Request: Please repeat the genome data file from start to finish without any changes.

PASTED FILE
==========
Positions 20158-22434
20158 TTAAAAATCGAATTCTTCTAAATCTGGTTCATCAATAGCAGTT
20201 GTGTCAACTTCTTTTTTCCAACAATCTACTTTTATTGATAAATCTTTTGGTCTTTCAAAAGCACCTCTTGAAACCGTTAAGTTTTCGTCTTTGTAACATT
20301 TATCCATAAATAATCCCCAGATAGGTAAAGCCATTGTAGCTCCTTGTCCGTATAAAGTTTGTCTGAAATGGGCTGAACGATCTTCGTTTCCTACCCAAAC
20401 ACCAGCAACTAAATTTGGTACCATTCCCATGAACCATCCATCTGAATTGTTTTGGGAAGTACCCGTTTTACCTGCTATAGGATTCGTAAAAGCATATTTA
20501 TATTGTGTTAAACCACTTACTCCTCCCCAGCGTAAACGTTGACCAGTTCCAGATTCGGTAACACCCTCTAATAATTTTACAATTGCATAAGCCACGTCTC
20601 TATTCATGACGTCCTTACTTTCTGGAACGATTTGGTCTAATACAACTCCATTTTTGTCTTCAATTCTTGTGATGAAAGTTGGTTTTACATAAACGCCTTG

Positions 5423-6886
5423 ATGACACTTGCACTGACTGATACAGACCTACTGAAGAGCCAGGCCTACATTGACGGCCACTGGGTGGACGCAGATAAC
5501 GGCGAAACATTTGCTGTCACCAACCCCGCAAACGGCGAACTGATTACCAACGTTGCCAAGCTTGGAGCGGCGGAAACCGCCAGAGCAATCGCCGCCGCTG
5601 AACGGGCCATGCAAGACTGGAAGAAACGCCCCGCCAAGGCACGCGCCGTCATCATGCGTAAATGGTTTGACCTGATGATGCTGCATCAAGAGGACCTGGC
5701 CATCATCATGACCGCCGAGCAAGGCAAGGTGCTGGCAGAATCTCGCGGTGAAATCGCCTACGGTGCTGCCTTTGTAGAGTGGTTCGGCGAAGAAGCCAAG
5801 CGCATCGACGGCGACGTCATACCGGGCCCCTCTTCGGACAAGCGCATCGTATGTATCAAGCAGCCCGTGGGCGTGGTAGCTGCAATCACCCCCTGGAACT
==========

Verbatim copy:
Positions 20158-22434
20158 TTAAAAATCGAATTCTTCTAAATCTGGTTCATCAATAGCAGTT
20201 GTGTCAACTTCTTTTTTCCAACAATCTACTTTTATTGATAAATCTTTTGGTCTTTCAAAAGCACCTCTTGAAACCGTTAAGTTTTCGTCTTTGTAACATT
20301 TATCCATAAATAATCCCCAGATAGGTAAAGCCATTGTAGCTCCTTGTCCGTATAAAGTTTGTCTGAAATGGGCTGAACGATCTTCGTTTCCTACCCAAAC
20401 ACCAGCAACTAAATTTGGTACCATTCCCATGAACCATCCATCTGAATTGTTTTGGGAAGTACCCGTTTTACCTGCTATAGGATTCGTAAAAGCATATTTA
20501 TATTGTGTTAAACCACTTACTCCTCCCCAGCGTAAACGTTGACCAGTTCCAGATTCGGTAACACCCTCTAATAATTTTACAATTGCATAAGCCACGTCTC
20601 TATTCATGACGTCCTTACTTTCTGGAACGATTTGGTCTAATACAACTCCATTTTTGTCTTCAATTCTTGTGATGAAAGTTGGTTTTACATAAACGCCTTG

Positions 5423-6886
5423 ATGACACTTGCACTGACTGATACAGACCTACTGAAGAGCCAGGCCTACATTGACGGCCACTGGGTGGACGCAGATAAC
5501 GGCGAAACATTTGCTGTCACCAACCCCGCAAACGGCGAACTGATTACCAACGTTGCCAAGCTTGGAGCGGCGGAAACCGCCAGAGCAATCGCCGCCGCTG
5601 AACGGGCCATGCAAGACTGGAAGAAACGCCCCGCCAAGGCACGCGCCGTCATCATGCGTAAATGGTTTGACCTGATGATGCTGCATCAAGAGGACCTGGC
5701 CATCATCATGACCGCCGAGCAAGGCAAGGTGCTGGCAGAATCTCGCGGTGAAATCGCCTACGGTGCTGCCTTTGTAGAGTGGTTCGGCGAAGAAGCCAAG
5801 CGCATCGACGGCGACGTCATACCGGGCCCCTCTTCGGACAAGCGCATCGTATGTATCAAGCAGCCCGTGGGCGTGGTAGCTGCAATCACCCCCTGGAACT